More than 300 Los Angeles Police Department officers and family members packed a City Council meeting Tuesday to demand across-the-board pay increases, warning that the department will lose officers to other cities if a raise isn't provided.
Nearly a month after officers rejected a one-year contract offer from the city, officials with the Police Protective League said the LAPD's starting salary has fallen behind at least 13 other Southern California law enforcement agencies. LAPD employees are already heading to other departments, they said.
"Our officers are not without alternatives. Experienced and well-trained officers are desired by police and sheriff's departments throughout Southern California," said league President Tyler Izen, whose union represents about 9,900 officers.
Mayor Eric Garcetti and council members have been trying to hold the line on raises across the city workforce as part of a larger strategy to limit the growth of pension costs and erase a spending deficit by 2018. The city budget's yearly contribution for the retirement benefits of police and firefighters is expected to quadruple, from $175 million in 2005 to $710 million in 2016, according to a report submitted to the council in April. Each increase consumes money that could be used to pay for basic services.
The contract rejected by officers three weeks ago would have hiked the pay of nearly 1,000 officers who were hired since 2009 with a salary 20% lower than their counterparts. The deal also would have increased the amount of cash overtime paid to officers this year to $70 million, up from $15 million last year. And it would have boosted the starting salary of officers from $49,924 a year to $57,420.
Even with that increase, starting pay would remain below police agencies in Santa Monica, Simi Valley, Newport Beach and elsewhere, according to league officials. Officer Peter Repovich, who serves on the union's board, said the LAPD should be at the top of any salary survey of the region's police agencies.
Council members are scheduled to meet behind closed doors Wednesday to receive an update on the salary talks. Council President Herb Wesson declined to discuss the contract, and a spokesman for Garcetti -- who is out of the city on vacation -- referred The Times to a video recorded last week by the mayor on the contract's provisions.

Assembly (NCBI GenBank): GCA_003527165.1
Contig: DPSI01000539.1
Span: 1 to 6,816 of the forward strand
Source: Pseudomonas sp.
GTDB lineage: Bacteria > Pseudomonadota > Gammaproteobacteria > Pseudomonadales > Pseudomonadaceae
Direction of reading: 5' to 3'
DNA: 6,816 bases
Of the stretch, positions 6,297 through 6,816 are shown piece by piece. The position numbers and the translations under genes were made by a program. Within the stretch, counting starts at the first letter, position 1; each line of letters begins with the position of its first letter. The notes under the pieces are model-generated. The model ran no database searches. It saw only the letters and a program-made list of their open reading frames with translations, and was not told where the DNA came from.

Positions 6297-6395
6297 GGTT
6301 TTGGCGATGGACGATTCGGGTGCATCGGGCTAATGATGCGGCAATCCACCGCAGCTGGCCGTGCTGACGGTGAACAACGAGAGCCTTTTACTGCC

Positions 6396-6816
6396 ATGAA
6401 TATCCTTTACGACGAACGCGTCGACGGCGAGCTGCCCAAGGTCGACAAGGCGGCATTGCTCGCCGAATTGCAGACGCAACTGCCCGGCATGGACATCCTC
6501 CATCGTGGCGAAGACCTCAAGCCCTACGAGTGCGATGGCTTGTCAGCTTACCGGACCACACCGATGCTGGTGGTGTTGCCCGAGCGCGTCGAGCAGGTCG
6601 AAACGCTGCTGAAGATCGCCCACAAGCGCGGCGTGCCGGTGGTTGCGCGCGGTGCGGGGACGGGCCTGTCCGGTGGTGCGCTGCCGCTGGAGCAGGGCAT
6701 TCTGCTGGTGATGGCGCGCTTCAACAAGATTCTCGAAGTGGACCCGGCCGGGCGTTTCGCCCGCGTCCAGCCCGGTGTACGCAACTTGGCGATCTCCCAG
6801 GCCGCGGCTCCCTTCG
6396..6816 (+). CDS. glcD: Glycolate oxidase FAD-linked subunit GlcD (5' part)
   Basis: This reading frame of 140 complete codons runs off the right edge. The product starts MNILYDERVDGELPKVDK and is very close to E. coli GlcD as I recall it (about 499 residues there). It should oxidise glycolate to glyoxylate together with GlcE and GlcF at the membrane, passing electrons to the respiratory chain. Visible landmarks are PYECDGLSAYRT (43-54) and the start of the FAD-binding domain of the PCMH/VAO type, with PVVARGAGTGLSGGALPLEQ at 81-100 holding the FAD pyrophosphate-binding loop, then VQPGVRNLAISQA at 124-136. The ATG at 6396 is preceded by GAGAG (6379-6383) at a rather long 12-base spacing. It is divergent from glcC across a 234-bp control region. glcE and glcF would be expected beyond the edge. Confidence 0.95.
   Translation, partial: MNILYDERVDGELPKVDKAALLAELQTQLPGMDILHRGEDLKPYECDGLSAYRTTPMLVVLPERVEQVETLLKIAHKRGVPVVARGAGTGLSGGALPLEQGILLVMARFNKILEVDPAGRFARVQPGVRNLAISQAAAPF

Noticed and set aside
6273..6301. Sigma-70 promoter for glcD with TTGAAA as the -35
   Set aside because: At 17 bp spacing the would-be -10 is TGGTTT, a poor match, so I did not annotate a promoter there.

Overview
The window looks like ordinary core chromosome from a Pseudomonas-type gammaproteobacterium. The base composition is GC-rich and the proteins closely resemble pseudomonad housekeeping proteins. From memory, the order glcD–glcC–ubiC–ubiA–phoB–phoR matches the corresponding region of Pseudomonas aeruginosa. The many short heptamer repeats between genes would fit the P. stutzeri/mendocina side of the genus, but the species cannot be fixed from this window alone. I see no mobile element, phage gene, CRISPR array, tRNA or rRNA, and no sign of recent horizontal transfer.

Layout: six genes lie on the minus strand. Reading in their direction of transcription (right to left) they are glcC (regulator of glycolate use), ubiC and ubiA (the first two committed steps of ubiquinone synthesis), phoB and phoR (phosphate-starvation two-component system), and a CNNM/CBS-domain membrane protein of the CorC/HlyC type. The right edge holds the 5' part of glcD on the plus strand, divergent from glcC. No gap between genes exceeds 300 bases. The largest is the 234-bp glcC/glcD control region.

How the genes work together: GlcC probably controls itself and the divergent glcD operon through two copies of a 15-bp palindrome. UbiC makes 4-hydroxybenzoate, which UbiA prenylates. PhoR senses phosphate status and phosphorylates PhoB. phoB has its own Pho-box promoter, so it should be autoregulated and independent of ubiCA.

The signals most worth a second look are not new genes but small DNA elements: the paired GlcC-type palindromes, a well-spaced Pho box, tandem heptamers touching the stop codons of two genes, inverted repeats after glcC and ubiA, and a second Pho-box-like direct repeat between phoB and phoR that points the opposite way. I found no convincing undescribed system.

Councilman Bernard C. Parks, a former police chief who was at odds with the league, responded to Tuesday's testimony by noting that city employee pension costs are still growing substantially. Although the city's financial picture has improved, "the problem is not even close to being solved," he said.
LAPD officers did not receive any raises between 2009 and 2011. As the city emerged from the recession, small increases were awarded: 1% on July 1, 2012; 2% on Jan. 1, 2013; 1% on July 1, 2013; 1% on Nov. 1 and 2% in March.
In recent months, budget officials have urged lawmakers to hold off on pay increases -- not just for police but for other employee groups. Sgt. Jerretta Sandoz said police officers should not be lumped in with other city workers when it comes to salary talks.
"A common theme that we have heard from the city is that 'If we give you a raise, we have to give the other 43 unions a raise,'" said Sandoz, who serves on the league's board. "While we have great respect for our civilian brothers and sisters and recognize the work that they do, comparing us to civilian workers is like comparing apples to oranges.
"LAPD officers are the best of the best. We're world class," she later added. "You have to pay us like we're world class or else Torrance, Santa Monica, Redondo Beach -- they'll be taking us."